Professor Hany Farid at Cal Berkeley, arguably the foremost expert on digital forensics and deepfakes cites three factors that explain why manipulated images are evolving from good enough to exceptional quickly: 1) the underlying pace of improvement in GenAI tools 2) the ubiquity and access to these tools, and 3) the ability to distribute manufactured content widely and effortlessly via X, TikTok, Instagram, and Discord.

Deepfake Video of Mark Zuckerberg

What is most ironic is that deepfakes are not illegal per se (only if non-consensual), and the tools for making them are widely available for free.

No doubt, the Disrupt Explicit Forged Images and Non-Consensual Edits Act, introduced by Democratic Sen. Dick Durbin two weeks ago in response to the Swift deepfakes would give victims of this digital abuse the right to sue for damages from anyone who “knowingly produced or possessed the digital forgery with intent to disclose it.” But what if you can’t find the offender as is the case in the vast majority?

The faked Biden robocall urging Democrats not to bother voting in the New Hampshire voting took place a couple of days before the January vote, giving the media plenty of time to uncover the call as not real. Imagine deepfaked videos of President Biden admitting he profited from his son Hunter’s business dealings dropped on election eve. The form and substance of deepfakes and manufactured emails can tip the 2024 races.

At the Munich Security Conference two weeks ago, twenty leading technology companies, including Google, Meta, Microsoft, OpenAI, TikTok, X, Amazon, and Adobe vowed to help prevent deceptive uses of artificial intelligence from interfering with global elections. And while that is a noble effort at prevention, who can educate the public to know how to separate reality from deception when a cascade of these is successfully launched in the last days of campaigning?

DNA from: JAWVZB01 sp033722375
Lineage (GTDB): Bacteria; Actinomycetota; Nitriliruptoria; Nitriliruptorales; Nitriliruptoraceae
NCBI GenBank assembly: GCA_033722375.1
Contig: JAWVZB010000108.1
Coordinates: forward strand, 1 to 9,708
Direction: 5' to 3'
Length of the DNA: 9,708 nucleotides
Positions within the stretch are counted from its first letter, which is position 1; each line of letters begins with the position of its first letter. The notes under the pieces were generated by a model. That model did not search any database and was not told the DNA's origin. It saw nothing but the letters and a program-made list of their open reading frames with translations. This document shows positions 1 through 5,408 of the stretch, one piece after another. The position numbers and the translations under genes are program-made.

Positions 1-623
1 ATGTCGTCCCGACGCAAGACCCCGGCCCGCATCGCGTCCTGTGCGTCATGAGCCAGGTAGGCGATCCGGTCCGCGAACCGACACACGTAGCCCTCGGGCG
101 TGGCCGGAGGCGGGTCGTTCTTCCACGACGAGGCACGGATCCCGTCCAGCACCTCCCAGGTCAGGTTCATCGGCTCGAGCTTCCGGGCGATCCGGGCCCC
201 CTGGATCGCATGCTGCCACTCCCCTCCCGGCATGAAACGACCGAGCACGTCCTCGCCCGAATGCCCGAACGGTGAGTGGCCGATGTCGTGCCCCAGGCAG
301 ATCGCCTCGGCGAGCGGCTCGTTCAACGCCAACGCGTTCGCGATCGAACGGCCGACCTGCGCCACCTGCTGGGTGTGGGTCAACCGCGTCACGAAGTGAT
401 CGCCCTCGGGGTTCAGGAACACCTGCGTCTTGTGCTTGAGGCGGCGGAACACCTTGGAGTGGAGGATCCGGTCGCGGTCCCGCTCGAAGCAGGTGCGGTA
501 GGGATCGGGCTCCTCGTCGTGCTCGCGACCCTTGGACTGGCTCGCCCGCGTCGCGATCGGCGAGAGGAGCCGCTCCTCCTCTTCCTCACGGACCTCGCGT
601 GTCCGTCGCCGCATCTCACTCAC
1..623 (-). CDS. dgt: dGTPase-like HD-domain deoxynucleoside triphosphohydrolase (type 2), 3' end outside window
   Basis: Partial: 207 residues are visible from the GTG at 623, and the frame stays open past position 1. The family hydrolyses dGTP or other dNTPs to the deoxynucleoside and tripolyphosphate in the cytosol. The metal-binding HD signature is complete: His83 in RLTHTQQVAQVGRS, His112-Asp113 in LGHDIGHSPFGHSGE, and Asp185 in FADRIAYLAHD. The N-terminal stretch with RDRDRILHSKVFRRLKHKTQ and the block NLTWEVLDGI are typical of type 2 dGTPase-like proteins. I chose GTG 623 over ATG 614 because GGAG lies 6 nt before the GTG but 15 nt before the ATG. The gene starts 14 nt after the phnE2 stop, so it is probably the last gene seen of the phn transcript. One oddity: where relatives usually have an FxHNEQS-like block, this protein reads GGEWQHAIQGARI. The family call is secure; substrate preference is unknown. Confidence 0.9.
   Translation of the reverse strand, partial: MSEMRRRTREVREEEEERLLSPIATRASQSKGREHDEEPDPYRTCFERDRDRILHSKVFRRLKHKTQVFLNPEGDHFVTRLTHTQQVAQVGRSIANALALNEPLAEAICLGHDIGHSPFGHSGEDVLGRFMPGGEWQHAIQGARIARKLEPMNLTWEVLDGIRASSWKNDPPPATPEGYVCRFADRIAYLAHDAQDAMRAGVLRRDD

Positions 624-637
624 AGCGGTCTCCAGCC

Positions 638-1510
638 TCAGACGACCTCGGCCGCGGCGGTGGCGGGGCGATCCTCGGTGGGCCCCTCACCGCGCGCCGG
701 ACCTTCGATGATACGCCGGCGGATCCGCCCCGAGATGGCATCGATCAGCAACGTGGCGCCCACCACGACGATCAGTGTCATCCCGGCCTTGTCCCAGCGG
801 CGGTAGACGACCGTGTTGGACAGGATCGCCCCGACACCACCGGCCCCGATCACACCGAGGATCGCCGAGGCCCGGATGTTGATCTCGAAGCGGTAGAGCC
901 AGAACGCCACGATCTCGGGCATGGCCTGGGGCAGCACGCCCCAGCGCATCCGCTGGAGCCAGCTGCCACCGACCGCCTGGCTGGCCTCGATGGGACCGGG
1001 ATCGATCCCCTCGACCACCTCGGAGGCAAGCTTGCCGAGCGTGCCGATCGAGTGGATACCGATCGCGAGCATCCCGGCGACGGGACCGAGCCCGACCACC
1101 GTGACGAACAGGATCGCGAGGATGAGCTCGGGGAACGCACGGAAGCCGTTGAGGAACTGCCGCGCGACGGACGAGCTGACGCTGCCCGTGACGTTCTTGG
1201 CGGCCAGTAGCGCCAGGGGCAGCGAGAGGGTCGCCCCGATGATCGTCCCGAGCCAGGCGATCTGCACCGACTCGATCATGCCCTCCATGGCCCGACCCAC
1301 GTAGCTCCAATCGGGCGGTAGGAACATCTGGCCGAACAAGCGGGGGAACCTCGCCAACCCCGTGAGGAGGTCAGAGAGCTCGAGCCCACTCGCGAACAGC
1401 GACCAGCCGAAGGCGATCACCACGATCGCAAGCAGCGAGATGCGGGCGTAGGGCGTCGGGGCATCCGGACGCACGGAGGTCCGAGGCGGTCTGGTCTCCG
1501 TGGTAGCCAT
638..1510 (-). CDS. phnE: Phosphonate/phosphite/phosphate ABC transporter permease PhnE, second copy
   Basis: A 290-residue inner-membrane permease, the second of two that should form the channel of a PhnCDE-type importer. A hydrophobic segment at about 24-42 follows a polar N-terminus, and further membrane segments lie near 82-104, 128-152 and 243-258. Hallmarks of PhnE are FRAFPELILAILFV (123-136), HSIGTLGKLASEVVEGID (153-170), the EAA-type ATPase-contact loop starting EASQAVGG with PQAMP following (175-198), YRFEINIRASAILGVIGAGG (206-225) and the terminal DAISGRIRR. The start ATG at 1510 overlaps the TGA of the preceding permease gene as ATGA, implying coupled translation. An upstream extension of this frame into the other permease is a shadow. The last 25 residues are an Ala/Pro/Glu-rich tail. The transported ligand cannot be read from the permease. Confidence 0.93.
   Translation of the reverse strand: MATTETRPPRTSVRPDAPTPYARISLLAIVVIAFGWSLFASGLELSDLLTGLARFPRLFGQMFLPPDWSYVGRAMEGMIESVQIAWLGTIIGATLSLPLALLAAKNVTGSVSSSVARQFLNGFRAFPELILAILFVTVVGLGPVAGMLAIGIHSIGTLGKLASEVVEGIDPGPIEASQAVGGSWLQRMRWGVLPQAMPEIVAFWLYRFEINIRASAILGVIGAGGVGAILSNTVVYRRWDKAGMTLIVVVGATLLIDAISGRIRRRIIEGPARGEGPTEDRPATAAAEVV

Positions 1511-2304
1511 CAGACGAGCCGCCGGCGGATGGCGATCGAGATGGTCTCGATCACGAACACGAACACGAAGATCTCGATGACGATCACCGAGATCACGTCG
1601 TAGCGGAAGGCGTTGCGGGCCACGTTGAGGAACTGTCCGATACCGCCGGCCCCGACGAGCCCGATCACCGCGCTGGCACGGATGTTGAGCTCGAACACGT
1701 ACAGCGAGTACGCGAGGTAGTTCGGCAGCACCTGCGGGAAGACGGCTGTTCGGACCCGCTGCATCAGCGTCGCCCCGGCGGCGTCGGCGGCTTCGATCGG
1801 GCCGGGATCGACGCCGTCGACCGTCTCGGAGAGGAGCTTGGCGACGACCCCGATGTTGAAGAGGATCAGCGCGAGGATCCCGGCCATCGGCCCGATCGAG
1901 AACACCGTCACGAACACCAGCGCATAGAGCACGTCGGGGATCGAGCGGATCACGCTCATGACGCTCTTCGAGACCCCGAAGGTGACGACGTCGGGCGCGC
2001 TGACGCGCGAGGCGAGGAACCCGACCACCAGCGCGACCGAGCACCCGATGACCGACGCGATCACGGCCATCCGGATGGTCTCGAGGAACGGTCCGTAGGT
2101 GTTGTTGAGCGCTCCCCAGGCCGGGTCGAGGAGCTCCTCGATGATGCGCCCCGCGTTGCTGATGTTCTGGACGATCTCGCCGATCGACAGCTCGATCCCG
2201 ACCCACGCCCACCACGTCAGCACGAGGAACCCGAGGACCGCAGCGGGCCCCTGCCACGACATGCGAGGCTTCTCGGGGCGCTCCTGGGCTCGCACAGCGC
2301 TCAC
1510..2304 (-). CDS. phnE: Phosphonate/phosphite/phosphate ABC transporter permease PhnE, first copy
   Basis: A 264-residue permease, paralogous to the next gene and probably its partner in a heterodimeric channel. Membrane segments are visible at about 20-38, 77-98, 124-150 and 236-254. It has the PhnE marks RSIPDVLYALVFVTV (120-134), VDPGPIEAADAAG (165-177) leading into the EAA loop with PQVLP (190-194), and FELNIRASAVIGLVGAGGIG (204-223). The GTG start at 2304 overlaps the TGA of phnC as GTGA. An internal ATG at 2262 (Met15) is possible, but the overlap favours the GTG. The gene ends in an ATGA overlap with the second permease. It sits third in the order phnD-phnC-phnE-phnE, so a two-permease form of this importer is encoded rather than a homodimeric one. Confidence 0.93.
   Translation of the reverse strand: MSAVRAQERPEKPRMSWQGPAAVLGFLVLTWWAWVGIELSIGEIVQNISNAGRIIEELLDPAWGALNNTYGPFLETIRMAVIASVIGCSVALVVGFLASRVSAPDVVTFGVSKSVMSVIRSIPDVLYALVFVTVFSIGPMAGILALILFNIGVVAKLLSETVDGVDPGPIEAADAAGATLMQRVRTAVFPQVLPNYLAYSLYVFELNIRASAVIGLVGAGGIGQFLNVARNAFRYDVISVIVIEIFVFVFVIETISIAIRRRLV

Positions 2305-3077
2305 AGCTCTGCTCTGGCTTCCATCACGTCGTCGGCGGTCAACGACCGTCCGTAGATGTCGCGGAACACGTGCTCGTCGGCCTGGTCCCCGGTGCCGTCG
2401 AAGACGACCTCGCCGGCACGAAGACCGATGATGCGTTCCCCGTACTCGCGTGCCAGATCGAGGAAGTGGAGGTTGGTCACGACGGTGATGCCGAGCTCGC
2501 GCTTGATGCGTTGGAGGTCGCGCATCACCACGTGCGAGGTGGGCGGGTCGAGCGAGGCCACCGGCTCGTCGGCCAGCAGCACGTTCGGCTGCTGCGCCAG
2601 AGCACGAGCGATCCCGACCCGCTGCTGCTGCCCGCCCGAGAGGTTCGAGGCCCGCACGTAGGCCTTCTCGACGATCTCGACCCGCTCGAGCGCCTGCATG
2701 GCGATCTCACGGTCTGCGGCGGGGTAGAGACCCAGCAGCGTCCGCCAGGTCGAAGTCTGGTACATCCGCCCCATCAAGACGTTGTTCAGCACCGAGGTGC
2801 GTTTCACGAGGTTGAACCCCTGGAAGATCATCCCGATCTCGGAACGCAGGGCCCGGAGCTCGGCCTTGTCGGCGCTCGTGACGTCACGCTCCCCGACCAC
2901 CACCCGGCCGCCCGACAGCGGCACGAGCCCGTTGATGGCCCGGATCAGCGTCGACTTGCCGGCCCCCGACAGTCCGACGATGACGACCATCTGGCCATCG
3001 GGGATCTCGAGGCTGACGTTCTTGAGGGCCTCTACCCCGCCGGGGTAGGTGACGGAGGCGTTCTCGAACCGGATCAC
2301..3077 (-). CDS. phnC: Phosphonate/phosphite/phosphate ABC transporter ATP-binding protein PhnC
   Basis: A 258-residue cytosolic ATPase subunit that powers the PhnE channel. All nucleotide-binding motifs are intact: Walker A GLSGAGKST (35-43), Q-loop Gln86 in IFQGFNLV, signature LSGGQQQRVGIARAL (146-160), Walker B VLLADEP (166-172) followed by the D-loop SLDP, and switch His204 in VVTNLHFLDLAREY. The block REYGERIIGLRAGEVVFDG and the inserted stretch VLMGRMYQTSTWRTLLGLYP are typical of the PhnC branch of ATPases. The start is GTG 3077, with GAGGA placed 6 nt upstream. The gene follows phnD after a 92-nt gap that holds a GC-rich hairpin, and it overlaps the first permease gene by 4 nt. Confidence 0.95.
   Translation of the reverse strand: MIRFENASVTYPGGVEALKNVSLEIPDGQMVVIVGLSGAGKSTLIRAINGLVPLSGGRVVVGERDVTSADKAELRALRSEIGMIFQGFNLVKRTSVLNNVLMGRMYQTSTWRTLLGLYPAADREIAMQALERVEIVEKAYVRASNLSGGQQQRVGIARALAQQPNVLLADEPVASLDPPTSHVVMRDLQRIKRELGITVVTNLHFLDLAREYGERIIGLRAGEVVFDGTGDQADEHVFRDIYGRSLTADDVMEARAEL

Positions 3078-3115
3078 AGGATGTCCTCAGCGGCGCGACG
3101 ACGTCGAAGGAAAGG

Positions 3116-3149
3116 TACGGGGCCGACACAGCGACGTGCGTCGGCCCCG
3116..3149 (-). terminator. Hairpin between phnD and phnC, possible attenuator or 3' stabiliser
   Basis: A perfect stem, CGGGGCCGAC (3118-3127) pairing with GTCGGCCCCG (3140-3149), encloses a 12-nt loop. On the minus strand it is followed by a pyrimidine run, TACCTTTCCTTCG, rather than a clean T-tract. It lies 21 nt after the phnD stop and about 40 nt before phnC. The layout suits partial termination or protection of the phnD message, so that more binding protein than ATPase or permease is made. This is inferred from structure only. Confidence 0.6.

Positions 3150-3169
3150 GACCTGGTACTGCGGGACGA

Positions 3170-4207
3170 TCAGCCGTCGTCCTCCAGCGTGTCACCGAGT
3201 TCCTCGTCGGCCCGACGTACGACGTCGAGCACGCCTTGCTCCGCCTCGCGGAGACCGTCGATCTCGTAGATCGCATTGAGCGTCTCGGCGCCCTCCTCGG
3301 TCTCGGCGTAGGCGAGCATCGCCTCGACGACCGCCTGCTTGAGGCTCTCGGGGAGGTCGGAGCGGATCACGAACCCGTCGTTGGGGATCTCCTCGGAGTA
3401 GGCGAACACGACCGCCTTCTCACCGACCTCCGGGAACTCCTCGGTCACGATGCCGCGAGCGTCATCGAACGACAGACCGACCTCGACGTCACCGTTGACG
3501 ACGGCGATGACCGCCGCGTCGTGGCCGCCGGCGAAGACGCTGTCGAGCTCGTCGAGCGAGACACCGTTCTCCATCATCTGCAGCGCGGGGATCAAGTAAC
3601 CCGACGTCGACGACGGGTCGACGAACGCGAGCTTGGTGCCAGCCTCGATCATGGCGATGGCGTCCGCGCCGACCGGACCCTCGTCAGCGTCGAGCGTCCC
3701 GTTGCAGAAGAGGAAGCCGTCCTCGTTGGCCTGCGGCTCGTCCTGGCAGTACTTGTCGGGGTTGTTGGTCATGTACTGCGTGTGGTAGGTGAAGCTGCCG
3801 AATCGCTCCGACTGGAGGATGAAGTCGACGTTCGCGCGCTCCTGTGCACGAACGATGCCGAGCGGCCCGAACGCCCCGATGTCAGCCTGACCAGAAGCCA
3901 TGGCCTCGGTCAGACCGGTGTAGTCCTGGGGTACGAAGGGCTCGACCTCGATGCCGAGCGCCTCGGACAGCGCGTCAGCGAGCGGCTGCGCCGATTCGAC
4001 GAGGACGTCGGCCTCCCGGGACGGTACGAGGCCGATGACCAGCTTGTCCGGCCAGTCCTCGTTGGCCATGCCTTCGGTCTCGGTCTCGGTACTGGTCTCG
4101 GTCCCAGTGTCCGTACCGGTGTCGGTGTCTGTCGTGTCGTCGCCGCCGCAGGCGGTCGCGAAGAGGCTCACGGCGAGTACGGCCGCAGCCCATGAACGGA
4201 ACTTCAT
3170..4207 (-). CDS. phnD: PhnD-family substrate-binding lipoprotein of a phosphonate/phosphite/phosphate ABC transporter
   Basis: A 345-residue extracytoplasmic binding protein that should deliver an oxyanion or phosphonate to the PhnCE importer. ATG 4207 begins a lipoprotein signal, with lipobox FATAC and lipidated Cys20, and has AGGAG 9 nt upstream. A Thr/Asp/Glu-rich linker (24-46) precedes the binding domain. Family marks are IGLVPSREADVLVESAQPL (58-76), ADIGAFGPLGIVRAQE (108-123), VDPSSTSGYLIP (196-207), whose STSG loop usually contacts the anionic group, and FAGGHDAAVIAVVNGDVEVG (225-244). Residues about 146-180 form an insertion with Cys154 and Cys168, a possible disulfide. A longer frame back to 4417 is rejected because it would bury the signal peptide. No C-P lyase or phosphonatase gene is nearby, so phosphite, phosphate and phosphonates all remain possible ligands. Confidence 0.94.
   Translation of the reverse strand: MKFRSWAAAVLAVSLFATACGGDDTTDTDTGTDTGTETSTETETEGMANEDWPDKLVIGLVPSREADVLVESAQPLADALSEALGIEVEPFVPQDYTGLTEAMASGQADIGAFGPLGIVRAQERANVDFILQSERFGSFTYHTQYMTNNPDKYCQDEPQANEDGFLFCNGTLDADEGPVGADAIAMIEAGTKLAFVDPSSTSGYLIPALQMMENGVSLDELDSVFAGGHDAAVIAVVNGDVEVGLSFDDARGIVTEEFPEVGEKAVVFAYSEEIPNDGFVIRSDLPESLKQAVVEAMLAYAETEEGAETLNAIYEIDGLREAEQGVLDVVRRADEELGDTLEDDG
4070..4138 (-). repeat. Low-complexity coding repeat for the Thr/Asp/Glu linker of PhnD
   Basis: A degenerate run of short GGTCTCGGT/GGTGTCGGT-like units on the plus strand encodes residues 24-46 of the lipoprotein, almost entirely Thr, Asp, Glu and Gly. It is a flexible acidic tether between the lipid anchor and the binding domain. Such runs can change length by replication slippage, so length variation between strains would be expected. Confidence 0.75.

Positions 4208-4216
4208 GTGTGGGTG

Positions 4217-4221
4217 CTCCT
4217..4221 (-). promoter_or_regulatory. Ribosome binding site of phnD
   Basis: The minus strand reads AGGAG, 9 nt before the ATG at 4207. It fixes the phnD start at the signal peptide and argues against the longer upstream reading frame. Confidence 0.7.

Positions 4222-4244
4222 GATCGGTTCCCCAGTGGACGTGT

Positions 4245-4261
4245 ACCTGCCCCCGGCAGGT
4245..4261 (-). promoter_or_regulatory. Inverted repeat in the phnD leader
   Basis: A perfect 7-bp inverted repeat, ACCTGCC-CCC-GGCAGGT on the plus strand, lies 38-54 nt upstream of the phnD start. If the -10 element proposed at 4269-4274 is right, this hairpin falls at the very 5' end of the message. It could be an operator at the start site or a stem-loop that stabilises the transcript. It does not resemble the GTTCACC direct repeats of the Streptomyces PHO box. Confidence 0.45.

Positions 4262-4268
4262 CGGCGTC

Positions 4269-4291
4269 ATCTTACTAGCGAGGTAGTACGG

The Taylor Swift episode calls to mind the need for a public education campaign akin to what we did with PSAs urging the public to stop littering, bullying, cigarette smoking, and forest fires. Yes, Smokey the Bear 80 years ago. If free and fair elections are at risk from Adversarial AI, we need a Cyber Smokey now to prevent the spread of disinformation fires. If Taylor Swift can get 35,000 people to register to vote with just one Instagram post as she did last September, why not partner with her (damn the conspiracy believers) to be the ambassador of democracy in 2024? After all, she urged voters on Super Tuesday today to cast their ballot regardless of which candidates they voted for.

Image: CNN

Working with the Cybersecurity Infrastructure and Security Agency’s (CISA), hip and dynamic leader Jen Easterly, Swift could engage Swifties globally, championing a massive social media campaign to educate the free world to critically discern reality from cyber threats such as manufactured emails and audio and video deepfakes.

CISA’s dynamo: Director Jen Easterly

Together they can also encourage girls and women to enter the ranks of cybersecurity professionals. Given the massive underrepresentation of women in cybersecurity, Miss Swift and Ms. Easterly could be engaged to encourage a swath of Swifties to get the skills to go into high-income-earning security careers where female engagement is not simply a DEI gesture but a must-have, and incorporating Beyonce into this effort would create the ultimate super trio for cyber safety and women’s empowerment.

Beyonce as Rosie the Riveter. Image: Beyonce Knowles

From managing cybersecurity academies at the industry leaders, I strongly believe we need all these hands on deck to have a chance against the persistently accelerating rate of cyber threats.

The role of bringing the other 50 percent of the population into cybersecurity can bolster Western defenses in a cat-and-mouse game against threat actors that will continue through the end of time. It will also drive massive cyber threat awareness globally in this critical election year and help save democracy.

Taylor Swift can score wins in both of these vital efforts. No doubt that would make her anything but an Anti-Hero.

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Dr. C. Wolf Nordlinger

PhD, Fulbright Scholar. Writer (Wash. Post,Fortune) Natural Foods. AI-Cybersecuruty Nexus. U.S. State Dep't. Cisco,Splunk,Palo Alto Networks.